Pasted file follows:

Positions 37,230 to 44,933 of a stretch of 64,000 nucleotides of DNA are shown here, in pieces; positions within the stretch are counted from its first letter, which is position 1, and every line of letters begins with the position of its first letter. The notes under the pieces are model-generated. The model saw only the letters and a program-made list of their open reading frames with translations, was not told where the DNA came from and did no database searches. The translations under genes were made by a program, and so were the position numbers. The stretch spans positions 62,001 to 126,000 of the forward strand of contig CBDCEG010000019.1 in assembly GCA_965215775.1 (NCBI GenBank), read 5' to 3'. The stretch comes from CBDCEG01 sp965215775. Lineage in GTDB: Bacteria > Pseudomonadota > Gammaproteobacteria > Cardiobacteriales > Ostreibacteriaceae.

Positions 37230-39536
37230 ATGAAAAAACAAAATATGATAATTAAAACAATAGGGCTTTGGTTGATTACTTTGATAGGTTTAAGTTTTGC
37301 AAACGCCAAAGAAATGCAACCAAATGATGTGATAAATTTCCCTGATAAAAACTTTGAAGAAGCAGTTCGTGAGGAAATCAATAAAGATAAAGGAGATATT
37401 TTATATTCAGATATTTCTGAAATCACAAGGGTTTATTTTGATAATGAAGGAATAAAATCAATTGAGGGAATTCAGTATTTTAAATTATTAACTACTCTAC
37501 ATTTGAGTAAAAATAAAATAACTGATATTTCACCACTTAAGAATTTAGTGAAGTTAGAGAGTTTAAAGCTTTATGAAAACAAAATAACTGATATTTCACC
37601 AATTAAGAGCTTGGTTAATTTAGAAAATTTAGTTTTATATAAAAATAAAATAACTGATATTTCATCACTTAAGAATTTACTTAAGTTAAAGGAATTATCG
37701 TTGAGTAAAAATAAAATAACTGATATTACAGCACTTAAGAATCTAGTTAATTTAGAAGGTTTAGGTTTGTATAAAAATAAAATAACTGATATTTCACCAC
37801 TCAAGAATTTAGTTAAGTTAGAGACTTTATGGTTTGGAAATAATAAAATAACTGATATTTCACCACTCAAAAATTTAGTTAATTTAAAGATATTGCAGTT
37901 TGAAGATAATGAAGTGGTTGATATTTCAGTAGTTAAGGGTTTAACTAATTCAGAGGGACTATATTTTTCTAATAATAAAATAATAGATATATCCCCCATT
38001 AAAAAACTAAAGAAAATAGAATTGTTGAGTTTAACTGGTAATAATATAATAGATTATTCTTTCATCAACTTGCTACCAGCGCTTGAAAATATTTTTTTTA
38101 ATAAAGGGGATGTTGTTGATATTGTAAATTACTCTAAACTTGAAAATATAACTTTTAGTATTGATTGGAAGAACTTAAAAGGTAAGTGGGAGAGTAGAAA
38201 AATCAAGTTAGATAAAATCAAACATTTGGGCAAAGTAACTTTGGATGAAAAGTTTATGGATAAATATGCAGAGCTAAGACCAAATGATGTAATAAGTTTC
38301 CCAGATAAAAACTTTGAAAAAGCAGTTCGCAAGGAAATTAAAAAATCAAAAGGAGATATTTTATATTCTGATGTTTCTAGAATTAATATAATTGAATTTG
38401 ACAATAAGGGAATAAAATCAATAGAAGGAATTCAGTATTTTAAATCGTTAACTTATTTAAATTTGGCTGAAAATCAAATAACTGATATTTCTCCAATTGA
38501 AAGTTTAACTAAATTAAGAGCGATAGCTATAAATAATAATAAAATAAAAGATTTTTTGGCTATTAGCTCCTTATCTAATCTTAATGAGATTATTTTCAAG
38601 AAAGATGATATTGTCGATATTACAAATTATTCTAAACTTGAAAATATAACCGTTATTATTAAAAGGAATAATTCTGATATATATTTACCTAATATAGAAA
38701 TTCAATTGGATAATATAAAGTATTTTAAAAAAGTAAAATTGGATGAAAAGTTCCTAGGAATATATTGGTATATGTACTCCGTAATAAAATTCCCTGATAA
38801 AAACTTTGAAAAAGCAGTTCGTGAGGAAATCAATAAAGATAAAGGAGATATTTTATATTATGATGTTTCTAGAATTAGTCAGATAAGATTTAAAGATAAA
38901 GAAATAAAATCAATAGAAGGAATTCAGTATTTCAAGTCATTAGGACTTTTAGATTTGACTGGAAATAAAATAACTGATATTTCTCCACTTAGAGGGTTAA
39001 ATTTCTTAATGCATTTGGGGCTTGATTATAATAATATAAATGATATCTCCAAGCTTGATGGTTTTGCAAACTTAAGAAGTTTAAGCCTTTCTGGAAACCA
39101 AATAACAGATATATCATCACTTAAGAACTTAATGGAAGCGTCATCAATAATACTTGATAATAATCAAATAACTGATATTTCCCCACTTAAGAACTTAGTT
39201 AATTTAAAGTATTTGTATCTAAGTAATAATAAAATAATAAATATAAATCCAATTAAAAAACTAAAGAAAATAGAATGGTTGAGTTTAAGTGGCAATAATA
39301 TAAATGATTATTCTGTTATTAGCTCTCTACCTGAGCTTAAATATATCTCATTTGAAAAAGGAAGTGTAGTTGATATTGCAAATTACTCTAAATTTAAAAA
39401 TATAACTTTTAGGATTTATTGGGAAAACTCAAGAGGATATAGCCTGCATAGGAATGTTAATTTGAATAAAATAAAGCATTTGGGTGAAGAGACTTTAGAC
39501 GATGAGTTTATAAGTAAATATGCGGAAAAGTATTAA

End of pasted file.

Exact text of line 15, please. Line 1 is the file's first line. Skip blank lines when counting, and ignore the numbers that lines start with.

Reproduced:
38401 ACAATAAGGGAATAAAATCAATAGAAGGAATTCAGTATTTTAAATCGTTAACTTATTTAAATTTGGCTGAAAATCAAATAACTGATATTTCTCCAATTGA